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28 Joining Operation Each node A periodically sends a stabilize() message to its successor B Upon receiving a stabilize() message node B -returns its predecessor B’=pred(B) to A by sending a notify(B’) message Upon receiving notify(B’) from B, -if B’ is between A and B, A updates its successor to B’ -A doesn’t do anything, otherwise

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29 Joining Operation 4 20 32 35 8 15 44 58 50 Node with id=50 joins the ring Node 50 needs to know at least one node already in the system -Assume known node is 15 succ=4 pred=44 succ=nil pred=nil succ=58 pred=35

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30 Joining Operation 4 20 32 35 8 15 44 58 50 Node 50 asks node 15 to forward join message When join(50) reaches the destination (i.e., node 58), node 58 1)updates its predecessor to 50, 2)returns a notify message to node 50 Node 50 updates its successor to 58 join(50) notify() pred=50 succ=58 succ=4 pred=44 succ=nil pred=nil succ=58 pred=35

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31 Joining Operation (cont’d) 4 20 32 35 8 15 44 58 50 Node 44 sends a stabilize message to its successor, node 58 Node 58 reply with a notify message Node 44 updates its successor to 50 succ=58 stabilize() notify(predecessor=50) succ=50 pred=50 succ=4 pred=nil succ=58 pred=35

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32 Joining Operation (cont’d) 4 20 32 35 8 15 44 58 50 Node 44 sends a stabilize message to its new successor, node 50 Node 50 sets its predecessor to node 44 succ=58 succ=50 Stabilize() pred=44 pred=50 pred=35 succ=4 pred=nil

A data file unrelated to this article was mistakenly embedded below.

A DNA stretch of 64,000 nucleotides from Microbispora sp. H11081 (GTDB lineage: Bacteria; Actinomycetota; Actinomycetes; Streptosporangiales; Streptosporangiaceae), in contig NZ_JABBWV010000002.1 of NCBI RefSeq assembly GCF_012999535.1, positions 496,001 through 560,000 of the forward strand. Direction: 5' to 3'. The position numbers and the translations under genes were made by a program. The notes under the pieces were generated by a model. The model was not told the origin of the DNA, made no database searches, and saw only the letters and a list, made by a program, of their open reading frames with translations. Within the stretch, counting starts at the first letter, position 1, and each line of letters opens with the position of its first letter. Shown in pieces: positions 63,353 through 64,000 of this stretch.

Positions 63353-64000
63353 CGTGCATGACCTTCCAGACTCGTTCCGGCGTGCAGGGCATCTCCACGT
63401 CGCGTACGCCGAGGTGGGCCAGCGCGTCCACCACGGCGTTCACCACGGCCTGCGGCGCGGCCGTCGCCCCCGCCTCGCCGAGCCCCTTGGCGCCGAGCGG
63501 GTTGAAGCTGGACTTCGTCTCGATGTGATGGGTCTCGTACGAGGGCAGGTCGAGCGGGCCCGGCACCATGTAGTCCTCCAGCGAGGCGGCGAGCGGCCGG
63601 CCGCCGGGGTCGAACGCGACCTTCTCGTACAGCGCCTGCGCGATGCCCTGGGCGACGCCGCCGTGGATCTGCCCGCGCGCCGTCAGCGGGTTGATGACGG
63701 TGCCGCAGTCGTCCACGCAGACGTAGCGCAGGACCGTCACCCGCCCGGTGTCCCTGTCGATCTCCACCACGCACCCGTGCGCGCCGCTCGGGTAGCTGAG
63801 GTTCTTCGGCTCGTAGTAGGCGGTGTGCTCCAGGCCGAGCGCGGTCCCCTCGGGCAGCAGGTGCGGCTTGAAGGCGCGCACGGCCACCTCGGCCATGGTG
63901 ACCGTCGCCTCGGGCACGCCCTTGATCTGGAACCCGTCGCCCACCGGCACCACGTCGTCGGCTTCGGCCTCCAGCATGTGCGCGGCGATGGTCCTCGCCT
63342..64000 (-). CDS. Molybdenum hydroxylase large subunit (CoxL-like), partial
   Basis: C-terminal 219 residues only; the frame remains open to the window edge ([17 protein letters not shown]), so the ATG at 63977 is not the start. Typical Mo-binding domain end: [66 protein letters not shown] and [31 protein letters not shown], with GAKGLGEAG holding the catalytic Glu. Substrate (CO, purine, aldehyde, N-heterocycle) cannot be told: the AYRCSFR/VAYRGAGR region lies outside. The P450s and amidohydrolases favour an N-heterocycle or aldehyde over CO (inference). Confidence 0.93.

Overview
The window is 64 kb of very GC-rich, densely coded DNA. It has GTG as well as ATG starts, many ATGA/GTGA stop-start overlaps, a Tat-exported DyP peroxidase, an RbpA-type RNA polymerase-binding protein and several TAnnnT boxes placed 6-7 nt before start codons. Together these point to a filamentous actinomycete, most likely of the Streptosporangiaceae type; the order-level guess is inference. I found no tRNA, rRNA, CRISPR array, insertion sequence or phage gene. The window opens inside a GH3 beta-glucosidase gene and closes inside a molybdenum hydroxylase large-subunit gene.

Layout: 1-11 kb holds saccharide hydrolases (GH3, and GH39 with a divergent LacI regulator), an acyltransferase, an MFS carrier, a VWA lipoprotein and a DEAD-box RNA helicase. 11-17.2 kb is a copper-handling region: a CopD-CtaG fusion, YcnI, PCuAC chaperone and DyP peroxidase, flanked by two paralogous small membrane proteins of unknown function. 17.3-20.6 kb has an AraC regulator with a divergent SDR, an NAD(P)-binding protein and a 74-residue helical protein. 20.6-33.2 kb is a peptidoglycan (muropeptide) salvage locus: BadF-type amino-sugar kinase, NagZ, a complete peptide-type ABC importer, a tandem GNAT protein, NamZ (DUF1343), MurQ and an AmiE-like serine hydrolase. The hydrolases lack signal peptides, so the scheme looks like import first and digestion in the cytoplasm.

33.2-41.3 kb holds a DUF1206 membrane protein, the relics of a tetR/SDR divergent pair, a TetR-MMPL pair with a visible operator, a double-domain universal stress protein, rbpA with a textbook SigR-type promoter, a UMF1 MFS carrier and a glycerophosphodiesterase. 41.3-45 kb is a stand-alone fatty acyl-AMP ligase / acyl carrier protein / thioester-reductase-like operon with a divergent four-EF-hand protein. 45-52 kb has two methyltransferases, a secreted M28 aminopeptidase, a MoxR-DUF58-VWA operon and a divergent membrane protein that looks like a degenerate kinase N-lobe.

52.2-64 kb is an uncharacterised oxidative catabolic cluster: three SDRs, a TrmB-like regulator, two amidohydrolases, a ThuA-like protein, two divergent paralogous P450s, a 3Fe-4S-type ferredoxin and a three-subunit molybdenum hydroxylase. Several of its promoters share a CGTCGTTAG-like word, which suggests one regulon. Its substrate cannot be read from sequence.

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33 Joining Operation (cont’d) 4 20 32 35 8 15 44 58 50 This completes the joining operation! succ=58 succ=50 pred=44 pred=50

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34 Achieving Efficiency: finger tables 80 + 2 0 80 + 2 1 80 + 2 2 80 + 2 3 80 + 2 4 80 + 2 5 (80 + 2 6 ) mod 2 7 = 16 0 Say m=7 ith entry at peer with id n is first peer with id >= i ft[i] 0 96 1 96 2 96 3 96 4 96 5 112 6 20 Finger Table at 80 32 45 80 20 112 96

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35 Achieving Robustness To improve robustness each node maintains the k (> 1) immediate successors instead of only one successor In the notify() message, node A can send its k-1 successors to its predecessor B Upon receiving notify() message, B can update its successor list by concatenating the successor list received from A with A itself

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36 CAN/Chord Optimizations Reduce latency -Chose finger that reduces expected time to reach destination -Chose the closest node from range [N+2 i-1,N+2 i ) as successor Accommodate heterogeneous systems -Multiple virtual nodes per physical node

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37 Conclusions Distributed Hash Tables are a key component of scalable and robust overlay networks CAN: O(d) state, O(d*n1/d) distance Chord: O(log n) state, O(log n) distance Both can achieve stretch < 2 Simplicity is key Services built on top of distributed hash tables -persistent storage (OpenDHT, Oceanstore) -p2p file storage, i3 (chord) -multicast (CAN, Tapestry)